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Coolgardie, Western Australia

Coolgardie is a small town in Western Australia, 558 kilometres (347 mi) east of the state capital, Perth. It has a population of approximately 1000 people.

Although Coolgardie is now known to most Western Australians as a tourist town and a mining ghost town, it was once the third largest town in Western Australia (after Perth and Fremantle). At this time, mining of alluvial gold was a major industry and supplied the flagging economy with new hope. Many miners suffered under the harsh conditions, but for a few, their finds made the hard work worthwhile. Most men, however, left poorer than they had started off, with their hopes dashed.

The town was founded in 1892, when gold was discovered in the area. Australia had seen several major gold rushes over the previous three decades, mostly centred on the east coast, but these had mostly been exhausted by the 1890s. With the discovery of a new goldfield, an entire new gold rush began, with thousands flocking to the area. By 1898, Coolgardie was the third largest town in the colony, with an estimated population of 5,008 (3,151 men and 1,857 women). At its peak, 700 mining companies based in Coolgardie were registered with the London Stock Exchange. The town also supported a wide variety of businesses and services, including the railway connection between Perth and Kalgoorlie, a swimming pool (first public baths in the state), many hotels and several newspapers.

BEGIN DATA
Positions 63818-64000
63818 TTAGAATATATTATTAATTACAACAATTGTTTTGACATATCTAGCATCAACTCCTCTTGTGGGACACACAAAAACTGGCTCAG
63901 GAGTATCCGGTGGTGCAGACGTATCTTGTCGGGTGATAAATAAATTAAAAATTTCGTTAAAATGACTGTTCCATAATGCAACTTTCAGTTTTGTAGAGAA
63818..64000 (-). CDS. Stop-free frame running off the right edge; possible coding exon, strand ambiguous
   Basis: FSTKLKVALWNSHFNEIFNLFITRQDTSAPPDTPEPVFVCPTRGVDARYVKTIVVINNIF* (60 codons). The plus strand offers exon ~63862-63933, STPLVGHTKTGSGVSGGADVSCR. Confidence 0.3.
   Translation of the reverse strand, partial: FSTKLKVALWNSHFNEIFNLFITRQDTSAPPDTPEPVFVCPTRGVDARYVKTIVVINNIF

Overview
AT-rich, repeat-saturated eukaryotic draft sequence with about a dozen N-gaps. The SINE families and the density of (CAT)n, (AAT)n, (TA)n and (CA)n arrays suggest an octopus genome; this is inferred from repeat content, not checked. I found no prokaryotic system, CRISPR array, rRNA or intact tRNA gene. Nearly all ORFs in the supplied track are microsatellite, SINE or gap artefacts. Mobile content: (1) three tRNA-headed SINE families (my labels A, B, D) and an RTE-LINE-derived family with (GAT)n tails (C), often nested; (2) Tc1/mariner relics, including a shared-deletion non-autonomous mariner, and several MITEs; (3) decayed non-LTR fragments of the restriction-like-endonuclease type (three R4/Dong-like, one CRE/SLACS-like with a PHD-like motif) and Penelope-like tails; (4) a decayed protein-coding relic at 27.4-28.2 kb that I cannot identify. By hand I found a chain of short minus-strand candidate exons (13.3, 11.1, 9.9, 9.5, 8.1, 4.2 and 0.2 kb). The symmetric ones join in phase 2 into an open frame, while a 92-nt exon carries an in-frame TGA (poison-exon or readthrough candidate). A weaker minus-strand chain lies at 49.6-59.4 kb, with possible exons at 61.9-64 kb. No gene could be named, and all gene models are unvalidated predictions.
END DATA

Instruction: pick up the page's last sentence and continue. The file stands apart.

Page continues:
The value of Coolgardie to the colony in the late 1890s was so very significant that it was used as leverage to force Western Australia to join the Australian federation - Britain and the eastern colonies threatened to create a new state to be named Auralia around Coolgardie and other regional goldfields, such as Kalgoorlie, if the government in Perth did not agree to hold a referendum on federation. The Western Australian government reluctantly complied and a referendum was held just in time to become a founding state in the new federation. When federation did occur in 1901, Coolgardie was the centre of a federal electorate, the Division of Coolgardie. Soon after in November 1901, Alf Morgans from the state electorate of Coolgardie briefly became Premier of Western Australia. Albert Thomas, also of Coolgardie, was elected the first Member of Dundas, an electoral division south of Coolgardie.

However, the gold began to decrease in the early 1900s, and by World War I, the town was in serious decline. The federal electorate was abolished in 1913 due to the diminished population, as many of its residents left for other towns where the gold was still plentiful, and it soon ceased to be a municipality. The situation remained unchanged throughout the century, as its population slipped to around 200 and it became a virtual ghost town. An example of this decline is that, in March 1896, Coolgardie's main street was lit by an electric light, but by April 1924, the same street was lit by four hurricane lamps.

Despite this, many of the buildings from the town's peak were retained, which in recent years has helped start a small revival in the town's fortunes. The development of a tourist industry has once again created some employment in the town, resulting in a small increase in population. Coolgardie appears to be no longer in danger of dying.

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